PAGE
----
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Re: Another cyclist death: left-turning lorry

26 February 2015 - 11:51pm
landsurfer wrote:A terrible loss of life, and if SH is correct, and I don't doubt he is, wholly the fault of the cyclist.


No - it's the fault of the system that repeatedly fails to take human life seriously.

I'm not blaming the driver, but the drivers of such vehicles are ridiculously overrepresented in the statistics for serious injuries and death. That isn't this driver's fault, but it is a fact.

These vehicles are not safe on our roads in their current configuration, and with their current operating practices.

Something needs to change, and that is the place to start - as per any H&S issue, start at the dangerous machine, not the victim(s).
In this case (assuming the report up thread is accurate) the lady and driver are *both* victims, although to differing degrees.

Re: Another cyclist death: left-turning lorry

26 February 2015 - 11:37pm
Blame motorists for everything.... until we drive away in our car.

If I drove off in my car in the same way as those who I blame then I hope you would blame me too.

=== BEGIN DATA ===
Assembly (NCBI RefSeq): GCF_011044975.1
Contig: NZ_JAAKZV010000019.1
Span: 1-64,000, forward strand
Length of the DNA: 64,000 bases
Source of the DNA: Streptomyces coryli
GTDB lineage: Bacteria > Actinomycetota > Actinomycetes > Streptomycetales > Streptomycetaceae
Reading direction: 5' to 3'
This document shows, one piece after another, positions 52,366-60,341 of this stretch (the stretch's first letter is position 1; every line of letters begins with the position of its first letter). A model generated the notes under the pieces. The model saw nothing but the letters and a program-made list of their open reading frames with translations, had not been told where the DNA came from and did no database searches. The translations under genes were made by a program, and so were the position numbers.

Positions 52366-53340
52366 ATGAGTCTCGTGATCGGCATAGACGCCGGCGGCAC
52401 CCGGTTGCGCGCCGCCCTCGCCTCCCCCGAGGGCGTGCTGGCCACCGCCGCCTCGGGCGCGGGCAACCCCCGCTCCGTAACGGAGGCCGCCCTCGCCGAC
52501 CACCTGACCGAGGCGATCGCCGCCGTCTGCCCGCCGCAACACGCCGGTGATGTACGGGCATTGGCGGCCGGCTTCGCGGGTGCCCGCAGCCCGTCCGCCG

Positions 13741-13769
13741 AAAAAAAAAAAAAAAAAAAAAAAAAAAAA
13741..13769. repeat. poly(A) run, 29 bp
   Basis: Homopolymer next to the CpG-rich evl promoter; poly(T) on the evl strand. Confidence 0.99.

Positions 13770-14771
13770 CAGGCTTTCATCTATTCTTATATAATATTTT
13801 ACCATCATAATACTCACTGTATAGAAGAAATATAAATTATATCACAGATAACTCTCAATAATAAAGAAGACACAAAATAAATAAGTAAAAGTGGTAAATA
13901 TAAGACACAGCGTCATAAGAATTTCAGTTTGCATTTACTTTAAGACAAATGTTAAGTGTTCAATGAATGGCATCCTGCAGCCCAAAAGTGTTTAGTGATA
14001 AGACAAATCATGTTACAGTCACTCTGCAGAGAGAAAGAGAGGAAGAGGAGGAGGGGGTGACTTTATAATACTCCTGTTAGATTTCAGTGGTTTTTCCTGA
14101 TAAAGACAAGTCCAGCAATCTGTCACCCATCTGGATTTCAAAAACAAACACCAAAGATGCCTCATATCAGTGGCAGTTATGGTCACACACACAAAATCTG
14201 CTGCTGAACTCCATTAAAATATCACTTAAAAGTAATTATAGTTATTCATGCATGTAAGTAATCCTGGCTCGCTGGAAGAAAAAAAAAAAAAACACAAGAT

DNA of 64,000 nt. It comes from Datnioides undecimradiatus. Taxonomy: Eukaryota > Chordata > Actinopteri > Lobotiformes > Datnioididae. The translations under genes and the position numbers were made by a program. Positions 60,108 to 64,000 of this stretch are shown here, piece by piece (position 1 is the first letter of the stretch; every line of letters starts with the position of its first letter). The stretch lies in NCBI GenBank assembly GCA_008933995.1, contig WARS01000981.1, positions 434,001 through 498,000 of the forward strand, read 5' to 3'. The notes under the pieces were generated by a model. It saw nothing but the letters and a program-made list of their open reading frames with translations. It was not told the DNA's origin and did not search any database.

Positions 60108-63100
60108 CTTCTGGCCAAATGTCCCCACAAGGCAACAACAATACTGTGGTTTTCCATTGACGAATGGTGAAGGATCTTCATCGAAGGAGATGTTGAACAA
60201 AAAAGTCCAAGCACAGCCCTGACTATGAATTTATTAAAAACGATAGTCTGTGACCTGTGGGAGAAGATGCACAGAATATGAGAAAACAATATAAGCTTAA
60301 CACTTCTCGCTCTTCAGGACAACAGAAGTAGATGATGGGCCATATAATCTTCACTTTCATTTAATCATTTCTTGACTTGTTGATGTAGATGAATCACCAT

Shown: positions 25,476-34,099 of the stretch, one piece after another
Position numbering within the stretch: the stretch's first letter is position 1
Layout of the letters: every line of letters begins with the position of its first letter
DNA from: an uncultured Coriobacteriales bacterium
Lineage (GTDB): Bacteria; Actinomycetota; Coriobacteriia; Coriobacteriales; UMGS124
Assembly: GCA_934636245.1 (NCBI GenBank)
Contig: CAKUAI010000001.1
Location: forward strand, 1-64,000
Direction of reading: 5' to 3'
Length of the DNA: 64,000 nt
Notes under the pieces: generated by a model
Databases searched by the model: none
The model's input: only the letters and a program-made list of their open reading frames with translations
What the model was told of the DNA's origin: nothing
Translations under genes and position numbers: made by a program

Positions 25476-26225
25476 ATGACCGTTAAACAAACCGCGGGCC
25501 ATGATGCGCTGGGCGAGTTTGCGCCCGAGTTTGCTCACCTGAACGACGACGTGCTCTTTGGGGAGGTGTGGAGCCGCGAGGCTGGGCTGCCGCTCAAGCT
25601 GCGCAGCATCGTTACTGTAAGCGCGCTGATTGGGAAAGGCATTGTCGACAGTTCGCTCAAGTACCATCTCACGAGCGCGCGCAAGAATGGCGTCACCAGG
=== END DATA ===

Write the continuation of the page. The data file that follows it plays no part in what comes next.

I continue to blame motorists when I am driving my car but have little problem with the cyclists that I meet. What is the worst they could do? Dent my wing? (which is rusty anyway).

Re: Another cyclist death: left-turning lorry

26 February 2015 - 11:26pm
Often on this forum there seems to be a "blame all drivers of motorised vehicles" approach to life.
Then when the posters get off their high horse and put their bike onto the back of their car and drive off they are without blemish.
Has a poll been done ? What is the percentage of CTC members that drive a car... I suspect 90% plus...
A terrible loss of life, and if SH is correct, and I don't doubt he is, wholly the fault of the cyclist.
Absolutely of no comfort to the family, but as a 100k a year driver and very active cyclist the "us and them" approach of many on here is, frankly, a disgrace.